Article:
Quote from www.termiteweb.com/the-nasutit…
The Nasutitermitinae subfamily from the Termitidae family of termites is a very large category comprising many species spread throughout the Old and New World, of which there remains some species yet to be identified properly. However, all the Nasutitermitinae species can be recognized by their soldiers having a pointed snout at the front of their heads, called a nasus, and in virtually all species, the soldiers are smaller than the workers in terms of size. As a whole, they are mostly small termites.
The soldiers of all Nasutitermitinae species spray a kind of aerosol chemical (either glue or ant repellent) which enables them to effectively repel ants from a distance. Such chemical warfare is a great asset in the wild, lessening the chances of injury which would normally occur with physical contact.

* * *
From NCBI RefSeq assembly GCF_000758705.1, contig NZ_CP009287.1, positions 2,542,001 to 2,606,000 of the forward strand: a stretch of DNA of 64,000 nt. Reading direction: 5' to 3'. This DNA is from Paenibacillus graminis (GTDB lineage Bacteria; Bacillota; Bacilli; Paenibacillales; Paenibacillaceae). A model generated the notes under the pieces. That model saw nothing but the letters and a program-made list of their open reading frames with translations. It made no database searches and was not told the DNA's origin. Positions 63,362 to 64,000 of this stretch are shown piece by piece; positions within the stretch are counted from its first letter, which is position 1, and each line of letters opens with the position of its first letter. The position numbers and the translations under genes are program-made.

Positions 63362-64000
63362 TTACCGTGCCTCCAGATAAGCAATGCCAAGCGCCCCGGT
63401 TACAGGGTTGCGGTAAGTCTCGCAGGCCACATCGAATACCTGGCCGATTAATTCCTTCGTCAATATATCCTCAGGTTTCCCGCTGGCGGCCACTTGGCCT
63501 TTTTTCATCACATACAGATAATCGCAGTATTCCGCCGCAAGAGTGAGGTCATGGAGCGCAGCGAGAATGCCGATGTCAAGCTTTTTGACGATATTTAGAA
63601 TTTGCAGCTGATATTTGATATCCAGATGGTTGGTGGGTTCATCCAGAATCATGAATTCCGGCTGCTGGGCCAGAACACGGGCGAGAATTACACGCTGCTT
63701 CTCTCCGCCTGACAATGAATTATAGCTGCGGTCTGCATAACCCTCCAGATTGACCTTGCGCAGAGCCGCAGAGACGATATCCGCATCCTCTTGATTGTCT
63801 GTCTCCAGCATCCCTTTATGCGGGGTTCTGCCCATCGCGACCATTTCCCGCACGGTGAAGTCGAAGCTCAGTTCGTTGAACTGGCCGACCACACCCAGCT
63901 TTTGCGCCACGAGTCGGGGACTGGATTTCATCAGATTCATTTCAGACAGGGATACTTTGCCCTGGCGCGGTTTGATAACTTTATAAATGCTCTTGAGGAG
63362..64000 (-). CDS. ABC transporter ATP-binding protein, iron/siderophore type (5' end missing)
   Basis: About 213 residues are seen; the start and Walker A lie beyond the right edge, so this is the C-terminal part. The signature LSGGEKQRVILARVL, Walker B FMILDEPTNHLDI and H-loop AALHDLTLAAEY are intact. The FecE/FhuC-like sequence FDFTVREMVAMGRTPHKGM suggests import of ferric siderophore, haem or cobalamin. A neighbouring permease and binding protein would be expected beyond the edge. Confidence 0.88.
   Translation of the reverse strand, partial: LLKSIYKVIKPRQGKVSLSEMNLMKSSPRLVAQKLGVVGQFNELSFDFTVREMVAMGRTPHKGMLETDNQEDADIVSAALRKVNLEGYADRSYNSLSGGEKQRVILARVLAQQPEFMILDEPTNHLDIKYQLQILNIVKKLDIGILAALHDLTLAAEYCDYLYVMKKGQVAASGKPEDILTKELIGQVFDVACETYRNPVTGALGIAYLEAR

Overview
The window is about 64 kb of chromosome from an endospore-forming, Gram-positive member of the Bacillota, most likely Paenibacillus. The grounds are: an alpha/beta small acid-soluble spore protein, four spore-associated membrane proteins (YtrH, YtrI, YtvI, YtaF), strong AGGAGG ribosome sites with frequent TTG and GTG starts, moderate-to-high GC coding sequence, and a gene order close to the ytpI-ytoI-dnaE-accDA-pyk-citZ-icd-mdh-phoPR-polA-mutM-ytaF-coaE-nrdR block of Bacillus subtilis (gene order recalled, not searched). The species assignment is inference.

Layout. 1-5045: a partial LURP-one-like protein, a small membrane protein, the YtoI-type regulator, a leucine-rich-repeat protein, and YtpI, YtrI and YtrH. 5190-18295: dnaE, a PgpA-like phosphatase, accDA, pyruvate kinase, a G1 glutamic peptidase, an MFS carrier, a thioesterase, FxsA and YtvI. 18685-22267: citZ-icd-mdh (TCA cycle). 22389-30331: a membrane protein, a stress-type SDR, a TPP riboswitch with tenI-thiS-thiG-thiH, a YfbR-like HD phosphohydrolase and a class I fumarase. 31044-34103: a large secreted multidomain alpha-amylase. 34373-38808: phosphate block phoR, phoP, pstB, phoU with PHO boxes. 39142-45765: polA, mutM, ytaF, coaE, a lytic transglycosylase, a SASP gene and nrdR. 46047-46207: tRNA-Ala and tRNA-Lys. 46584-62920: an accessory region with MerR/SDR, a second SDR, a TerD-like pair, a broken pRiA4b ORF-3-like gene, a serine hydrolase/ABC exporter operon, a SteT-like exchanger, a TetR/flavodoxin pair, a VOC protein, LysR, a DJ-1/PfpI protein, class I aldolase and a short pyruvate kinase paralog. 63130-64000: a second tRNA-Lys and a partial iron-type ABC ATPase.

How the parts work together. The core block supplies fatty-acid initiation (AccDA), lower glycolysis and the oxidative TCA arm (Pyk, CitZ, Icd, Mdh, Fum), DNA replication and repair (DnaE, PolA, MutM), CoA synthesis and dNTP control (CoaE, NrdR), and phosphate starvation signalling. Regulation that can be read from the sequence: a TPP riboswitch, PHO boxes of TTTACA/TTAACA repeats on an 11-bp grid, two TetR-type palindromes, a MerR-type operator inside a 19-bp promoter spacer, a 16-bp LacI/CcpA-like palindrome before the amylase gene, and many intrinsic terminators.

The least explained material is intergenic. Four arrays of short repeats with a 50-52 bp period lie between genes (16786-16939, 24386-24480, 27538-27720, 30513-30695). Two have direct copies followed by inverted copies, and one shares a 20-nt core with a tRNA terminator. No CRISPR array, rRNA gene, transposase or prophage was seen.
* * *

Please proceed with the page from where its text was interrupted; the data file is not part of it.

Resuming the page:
Among the numerous genera in the Nasutitermitinae are Hospitalitermes, Lacessititermes, Trinervitermes, Hirtitermes, Bulbitermes, Nasutitermes, Havilanditermes, Labiotermes, Longipeditermes, Amitermes, Velocitermes, Curvitermes, Subilitermes, and many, many more. Nasutitermitinae species construct all kinds of nests, ranging from subterranean nests, to arboreal nests, to huge mounds (in Australia).
Most Nasutitermitinae species are not pests' they do not bother with man made structures, and are found in jungles and forests, feeding mainly on lichen, lichen-bark, dead leaves, branches, twigs, and other plant matter.
A conspicious and fairly common nasute species in Malaysia is Longipeditermes longipes (Haviland). Longipeditermes is a singular species genus, meaning L.longipes is the only Longipeditermes species in existence. These termites are dark in color and openly forage during the morning and night, their long columns snaking across forest trails, and very often being mistaken for ants.